}

// question 2
useranswer = props["question2"].value;
if (useranswer == "question2-answer1") {
    categoryPoints[6] += 1;
} else if (useranswer == "question2-answer2") {
    categoryPoints[5] += 1;
} else if (useranswer == "question2-answer3") {
    categoryPoints[3] += 1;
} else {
    console.log("something went wrong... wasn't able to match to a user answer for question 2");
}

// more question parsing
// ...
// ...

// tally the results
var highestTotalIndex = 0;
points.forEach(function(item, index, array) {
    console.log(categories[index], item);

    if (item > highestTotalIndex) {
        highestTotalIndex = index;
    }

});

console.log("category w/ the highest point total = ", categories[highestTotalIndex]);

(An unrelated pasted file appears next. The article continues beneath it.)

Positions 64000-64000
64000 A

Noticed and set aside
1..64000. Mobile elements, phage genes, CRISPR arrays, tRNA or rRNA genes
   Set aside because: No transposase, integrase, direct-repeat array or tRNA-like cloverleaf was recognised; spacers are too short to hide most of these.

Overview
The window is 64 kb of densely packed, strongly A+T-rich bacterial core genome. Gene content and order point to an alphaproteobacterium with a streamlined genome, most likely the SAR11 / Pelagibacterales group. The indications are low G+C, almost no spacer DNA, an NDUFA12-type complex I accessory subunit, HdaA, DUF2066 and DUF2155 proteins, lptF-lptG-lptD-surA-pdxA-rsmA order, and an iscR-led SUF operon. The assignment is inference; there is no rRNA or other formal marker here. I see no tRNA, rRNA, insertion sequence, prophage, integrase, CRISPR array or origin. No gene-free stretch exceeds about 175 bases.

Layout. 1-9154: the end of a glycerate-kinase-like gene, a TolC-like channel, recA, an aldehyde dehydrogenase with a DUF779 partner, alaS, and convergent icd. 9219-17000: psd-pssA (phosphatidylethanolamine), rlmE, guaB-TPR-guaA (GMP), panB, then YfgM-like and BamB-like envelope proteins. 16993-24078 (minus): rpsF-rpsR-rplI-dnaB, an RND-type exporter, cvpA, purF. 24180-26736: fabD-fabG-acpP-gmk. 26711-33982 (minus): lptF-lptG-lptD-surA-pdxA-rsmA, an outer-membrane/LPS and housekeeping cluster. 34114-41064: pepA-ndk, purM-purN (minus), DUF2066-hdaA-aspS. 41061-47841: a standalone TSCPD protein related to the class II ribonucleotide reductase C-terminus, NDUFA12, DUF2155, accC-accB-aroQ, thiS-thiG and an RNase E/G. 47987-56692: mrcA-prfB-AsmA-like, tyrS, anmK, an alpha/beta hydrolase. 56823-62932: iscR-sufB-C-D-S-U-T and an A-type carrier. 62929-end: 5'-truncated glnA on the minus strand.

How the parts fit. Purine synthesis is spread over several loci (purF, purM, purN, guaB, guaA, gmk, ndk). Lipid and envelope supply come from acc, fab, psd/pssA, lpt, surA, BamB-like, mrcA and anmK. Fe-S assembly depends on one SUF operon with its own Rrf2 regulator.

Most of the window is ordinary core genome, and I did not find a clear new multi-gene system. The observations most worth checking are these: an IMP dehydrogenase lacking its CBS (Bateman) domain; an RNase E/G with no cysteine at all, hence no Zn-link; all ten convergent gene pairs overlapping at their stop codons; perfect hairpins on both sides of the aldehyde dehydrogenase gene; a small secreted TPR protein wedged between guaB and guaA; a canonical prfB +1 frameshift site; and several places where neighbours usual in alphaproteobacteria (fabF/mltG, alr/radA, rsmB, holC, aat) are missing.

context.setCustomProperty('CATEGORYREC', categories[highestTotalIndex])
    .then(function() {
        console.log("Custom property successfully set");
    });

context.setCustomProperty('CATEGORYTOTAL', categoryPoints[highestTotalIndex])
    .then(function() {
        console.log("Custom property successfully set");
        next();
    });

2e. Send user down one bot-path if on mobile, a different both-path if on desktop

You can use the script node to determine if the user is currently on a mobile device or not, then send the user down a specific path if on mobile, and a different path if on desktop.

a. Add a script node that checks if user is on mobile or not

var user = context.getUser();

// true or false
var isMobile = user.requestInfo.device.isMobile;

context.setResult({ value: isMobile});
next();

b. Add a conditional logic node after the script node to send the user down a specific path if mobile, and a different path if not

Updated 8 months ago

Script node